In order to graduate I had to hack together one last sculpture for Joe Seipel, the department chairman. I had been working carpentry for about two years. The contractor who hired me got me to build forms for some trapezoidal pier blocks for a house we built. I'd been thinking about angles, and the tapered lines that defined them, so I backed the truck up to the loading dock at sculpture one night and cut up a sheet of OSB plywood on the tailgate. The thing I built was like a ten sided die, constructed in two halves like the geometric version of a plastic easter egg. It was open at each end, and I filled it with cement, the words ANGUISH and ETC. projecting out from the cement faces at either end. I had made a negative for the words from a block of plaster and carved out the letters free-handed with a router. I screwed it all together, it was about three feet square and weighed about two hundred and fifty pounds. I put a 3" eye bolt on the top as I had thoughts about hanging it. OSB or "oriented strand board" is made up of chips or shards of waste lumber. I ruined a trowel by smearing jet-black roofing compound over the entire surface. Joe, who is about six four and every bit two hundred plus told me in the crit-room that while he realized that OSB was the cheapest material, it was a bad choice, and the roofing compound was a sophomoric fix. There was no disagreeing with him. Truth be told, I had chosen the materials because after handling the stuff for months, nailing down literally hundreds of sheets, I'd go to sleep visioning it's fragmented, splintery surface.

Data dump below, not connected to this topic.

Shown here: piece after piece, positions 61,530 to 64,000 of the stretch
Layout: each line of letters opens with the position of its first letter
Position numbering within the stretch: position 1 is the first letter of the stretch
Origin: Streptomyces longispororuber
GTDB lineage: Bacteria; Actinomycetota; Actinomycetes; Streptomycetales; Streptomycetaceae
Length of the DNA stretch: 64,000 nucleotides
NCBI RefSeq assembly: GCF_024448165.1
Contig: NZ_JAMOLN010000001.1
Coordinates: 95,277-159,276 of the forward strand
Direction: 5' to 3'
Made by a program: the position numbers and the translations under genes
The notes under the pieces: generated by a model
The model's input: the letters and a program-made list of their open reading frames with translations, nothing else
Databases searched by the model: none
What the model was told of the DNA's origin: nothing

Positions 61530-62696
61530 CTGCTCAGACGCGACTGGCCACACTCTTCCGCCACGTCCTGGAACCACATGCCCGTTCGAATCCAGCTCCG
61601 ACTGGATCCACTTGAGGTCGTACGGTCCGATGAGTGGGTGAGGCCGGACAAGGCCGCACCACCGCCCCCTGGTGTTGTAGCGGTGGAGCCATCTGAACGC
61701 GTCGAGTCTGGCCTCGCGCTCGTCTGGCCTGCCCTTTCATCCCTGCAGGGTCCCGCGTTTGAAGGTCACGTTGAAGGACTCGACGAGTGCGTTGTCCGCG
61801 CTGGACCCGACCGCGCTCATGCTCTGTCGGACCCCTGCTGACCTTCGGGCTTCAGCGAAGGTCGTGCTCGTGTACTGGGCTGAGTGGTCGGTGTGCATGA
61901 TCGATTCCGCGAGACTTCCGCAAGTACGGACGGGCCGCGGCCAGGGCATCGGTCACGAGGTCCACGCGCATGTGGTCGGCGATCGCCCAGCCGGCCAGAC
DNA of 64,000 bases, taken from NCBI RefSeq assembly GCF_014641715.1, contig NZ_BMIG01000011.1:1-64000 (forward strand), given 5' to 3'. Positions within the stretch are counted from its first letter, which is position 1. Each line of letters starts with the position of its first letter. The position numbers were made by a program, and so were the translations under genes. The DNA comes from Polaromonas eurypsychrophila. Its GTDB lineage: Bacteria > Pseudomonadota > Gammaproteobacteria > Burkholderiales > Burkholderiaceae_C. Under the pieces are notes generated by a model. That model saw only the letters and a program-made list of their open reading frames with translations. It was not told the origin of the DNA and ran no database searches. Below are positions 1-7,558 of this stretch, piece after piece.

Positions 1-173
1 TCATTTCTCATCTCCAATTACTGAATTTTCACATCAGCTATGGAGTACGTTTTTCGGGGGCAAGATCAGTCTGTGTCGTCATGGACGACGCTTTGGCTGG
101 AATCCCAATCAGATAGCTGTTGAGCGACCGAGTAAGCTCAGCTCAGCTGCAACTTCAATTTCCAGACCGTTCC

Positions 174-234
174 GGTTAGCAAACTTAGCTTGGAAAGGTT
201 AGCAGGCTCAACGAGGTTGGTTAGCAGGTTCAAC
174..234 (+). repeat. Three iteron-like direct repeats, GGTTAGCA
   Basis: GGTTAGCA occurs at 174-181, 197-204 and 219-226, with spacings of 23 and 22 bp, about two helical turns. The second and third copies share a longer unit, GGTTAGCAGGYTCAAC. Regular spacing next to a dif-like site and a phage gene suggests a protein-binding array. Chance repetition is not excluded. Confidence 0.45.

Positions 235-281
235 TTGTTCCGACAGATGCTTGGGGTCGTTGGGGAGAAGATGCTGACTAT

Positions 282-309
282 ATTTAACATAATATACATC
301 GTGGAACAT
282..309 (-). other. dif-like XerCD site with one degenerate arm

I got the idea from a conversation I had with my friend Paula on a trip we took with my wife going up the eastern shore to New York. I can't remember how it went, something about depression, the affliction of it, the banality or something. I made the piece with her in mind, and afterwards asked her if I could install it in her apartment on Lombardy. She allowed this reluctently. I think I hurt her feelings, that I was saying she bitched all the time. The roofing compound never fully dried and it left black marks on her pine floors. After she moved away, it moved to Lisa T's backyard in Church Hill where it deteriorated and was eventually trashed. I don't think I ever got slides of it. It was a mediocre piece anyway.
I think what Paula was getting at was the process of dealing with pain, and in talking about it how you get sick of hearing yourself talk about it. Or that it never stops. I didn't care, I was in love with the word. Anguish is a word that sounds like what it means. It is the image of a body tumbling through space. To know it, fully, is to be crippled by it. Lying awake, it is a word that breaks over you like a wave. I think now that I should have driven the sculpture to the ocean and filmed it rolling in the surf. Anguish for the sadness associated with the sound of the ocean, Etc. for the set of waves lining up to crash.